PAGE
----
RACEHORSE trainers are “insulted” by mandatory industry training on the misuse of inside information and threats that they could lose their licence if they do not attend.
Trainers received a letter from the British Horseracing Authority’s (BHA) director of integrity Paul Scotney last week, informing them of compulsory education — and warning that failure to comply could result in disciplinary action.
Paul Struthers from the BHA said: “It is vital that everyone in the sport understands what is expected of them.”
The training comes on the heels of BBC’s Panorama programme, Racing’s Dirty Secrets, which aired on 30 July.
The BHA’s aim is that by educating everyone, no one can claim ignorance on the rules.
But trainers have hit back.
Nigel Twiston-Davies told H&H: “It smacks of going back to school. If I knew when a horse was going to win then I’d be very rich and living in Barbados.”
“I think it’s a waste of time,” said Gary Moore. “It’s very disrespectful to trainers. Racing has gone on before without seminars so I don’t see why it needs them now.”
Former H&H columnist James Fanshawe said: “We all want racing to be perceived as a clean sport, but this is all a bit complicated.”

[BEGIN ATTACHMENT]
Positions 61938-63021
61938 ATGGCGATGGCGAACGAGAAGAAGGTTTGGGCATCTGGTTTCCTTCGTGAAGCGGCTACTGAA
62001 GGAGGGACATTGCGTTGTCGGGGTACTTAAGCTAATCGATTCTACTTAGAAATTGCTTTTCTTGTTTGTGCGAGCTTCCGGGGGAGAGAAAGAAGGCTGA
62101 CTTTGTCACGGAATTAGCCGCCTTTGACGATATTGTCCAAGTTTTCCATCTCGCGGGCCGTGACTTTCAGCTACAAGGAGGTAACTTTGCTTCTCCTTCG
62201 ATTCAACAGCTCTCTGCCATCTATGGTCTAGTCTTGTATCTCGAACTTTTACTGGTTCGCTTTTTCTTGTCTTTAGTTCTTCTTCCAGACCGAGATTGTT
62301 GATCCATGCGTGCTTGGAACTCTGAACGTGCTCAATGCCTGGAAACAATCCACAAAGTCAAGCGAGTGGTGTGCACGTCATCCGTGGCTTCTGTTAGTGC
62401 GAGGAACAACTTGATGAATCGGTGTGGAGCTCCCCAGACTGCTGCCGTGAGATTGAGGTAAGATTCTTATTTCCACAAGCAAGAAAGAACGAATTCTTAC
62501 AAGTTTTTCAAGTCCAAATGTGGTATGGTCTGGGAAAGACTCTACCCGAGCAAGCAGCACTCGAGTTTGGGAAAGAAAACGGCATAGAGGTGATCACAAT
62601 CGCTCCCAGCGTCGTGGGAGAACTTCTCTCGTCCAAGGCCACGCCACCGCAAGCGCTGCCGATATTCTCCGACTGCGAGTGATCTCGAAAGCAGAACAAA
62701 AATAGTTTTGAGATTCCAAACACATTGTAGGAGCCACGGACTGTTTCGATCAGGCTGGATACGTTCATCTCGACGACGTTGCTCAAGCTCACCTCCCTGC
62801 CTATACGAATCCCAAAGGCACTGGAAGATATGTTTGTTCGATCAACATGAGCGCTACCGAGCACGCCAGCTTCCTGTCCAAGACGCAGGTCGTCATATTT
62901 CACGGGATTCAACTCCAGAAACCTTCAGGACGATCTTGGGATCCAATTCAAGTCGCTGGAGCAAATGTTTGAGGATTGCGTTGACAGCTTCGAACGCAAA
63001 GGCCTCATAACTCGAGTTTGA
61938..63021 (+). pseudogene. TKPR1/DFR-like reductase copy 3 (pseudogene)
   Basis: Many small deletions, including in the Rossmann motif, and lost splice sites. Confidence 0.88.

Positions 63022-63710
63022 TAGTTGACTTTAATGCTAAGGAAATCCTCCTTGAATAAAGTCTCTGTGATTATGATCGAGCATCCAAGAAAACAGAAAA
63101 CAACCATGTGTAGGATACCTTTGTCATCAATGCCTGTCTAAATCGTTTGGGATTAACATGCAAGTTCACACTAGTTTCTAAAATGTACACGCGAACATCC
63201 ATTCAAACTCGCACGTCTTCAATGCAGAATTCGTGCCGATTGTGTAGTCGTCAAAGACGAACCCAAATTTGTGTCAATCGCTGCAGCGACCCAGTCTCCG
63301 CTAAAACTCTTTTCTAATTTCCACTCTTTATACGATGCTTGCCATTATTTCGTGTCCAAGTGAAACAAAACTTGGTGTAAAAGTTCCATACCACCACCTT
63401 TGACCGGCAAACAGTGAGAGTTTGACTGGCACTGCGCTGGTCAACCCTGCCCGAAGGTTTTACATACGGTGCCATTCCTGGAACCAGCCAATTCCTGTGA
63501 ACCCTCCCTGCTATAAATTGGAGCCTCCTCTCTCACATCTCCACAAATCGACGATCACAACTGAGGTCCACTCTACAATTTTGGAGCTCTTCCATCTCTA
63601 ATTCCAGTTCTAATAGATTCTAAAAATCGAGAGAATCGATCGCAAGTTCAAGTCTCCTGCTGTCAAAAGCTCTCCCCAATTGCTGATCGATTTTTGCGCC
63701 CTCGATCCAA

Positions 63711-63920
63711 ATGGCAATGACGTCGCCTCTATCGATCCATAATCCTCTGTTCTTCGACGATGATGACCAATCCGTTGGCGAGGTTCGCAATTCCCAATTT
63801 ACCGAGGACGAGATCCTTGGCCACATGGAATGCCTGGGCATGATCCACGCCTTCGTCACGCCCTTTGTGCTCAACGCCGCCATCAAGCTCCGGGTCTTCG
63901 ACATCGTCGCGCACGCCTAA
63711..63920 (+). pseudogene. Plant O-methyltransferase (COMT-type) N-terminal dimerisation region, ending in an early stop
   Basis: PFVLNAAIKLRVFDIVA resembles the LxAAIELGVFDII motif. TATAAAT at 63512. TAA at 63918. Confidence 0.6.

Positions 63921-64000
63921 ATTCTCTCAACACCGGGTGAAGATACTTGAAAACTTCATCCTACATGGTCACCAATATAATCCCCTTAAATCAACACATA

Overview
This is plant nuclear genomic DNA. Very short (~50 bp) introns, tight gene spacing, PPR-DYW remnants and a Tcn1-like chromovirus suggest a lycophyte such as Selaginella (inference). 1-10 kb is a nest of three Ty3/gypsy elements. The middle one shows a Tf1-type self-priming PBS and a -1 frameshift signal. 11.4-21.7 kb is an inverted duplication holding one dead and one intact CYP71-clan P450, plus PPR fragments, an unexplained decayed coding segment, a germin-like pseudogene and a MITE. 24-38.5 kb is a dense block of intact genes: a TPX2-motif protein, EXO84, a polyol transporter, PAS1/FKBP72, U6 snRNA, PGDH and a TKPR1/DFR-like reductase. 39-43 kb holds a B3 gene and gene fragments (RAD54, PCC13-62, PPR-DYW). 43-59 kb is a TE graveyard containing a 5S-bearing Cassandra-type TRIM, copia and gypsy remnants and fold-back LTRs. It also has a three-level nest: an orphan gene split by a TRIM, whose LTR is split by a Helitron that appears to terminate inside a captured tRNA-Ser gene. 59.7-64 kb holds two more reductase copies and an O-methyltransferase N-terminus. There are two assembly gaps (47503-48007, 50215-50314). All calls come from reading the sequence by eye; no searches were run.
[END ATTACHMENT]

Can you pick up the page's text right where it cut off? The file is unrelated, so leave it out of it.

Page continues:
And H&H’s current columnist Michael Bell is also unimpressed (see page 78).
Other top trainers declined to comment.
The National Trainers Federation (NTF) criticised the idea and stated the uproar is “a problem that is entirely of the BHA’s own making”.
Rupert Arnold, chief executive of the NTF, told H&H: “Essentially, it is not an issue about the code of conduct, but about communication and the way it has been handled.”
The 45min seminars are being held nationwide until 31 December, but only about 20 trainers turned up for the first seminar, held in Middleham on Tuesday, 12 August.
Those who are unable, or unwilling, to attend — which includes all the trainers who spoke to H&H — may complete an online module instead.
Grand National-winning trainer David Pipe told H&H he would be completing the online module “to save time”.
But the BHA later conceded that the module is hard to police.
Mr Struthers said: “While it would be impossible to know exactly who had completed it we don’t see what trainers would gain by not completing the module themselves.”
This news story was first published in Horse & Hound (21 August, ’08)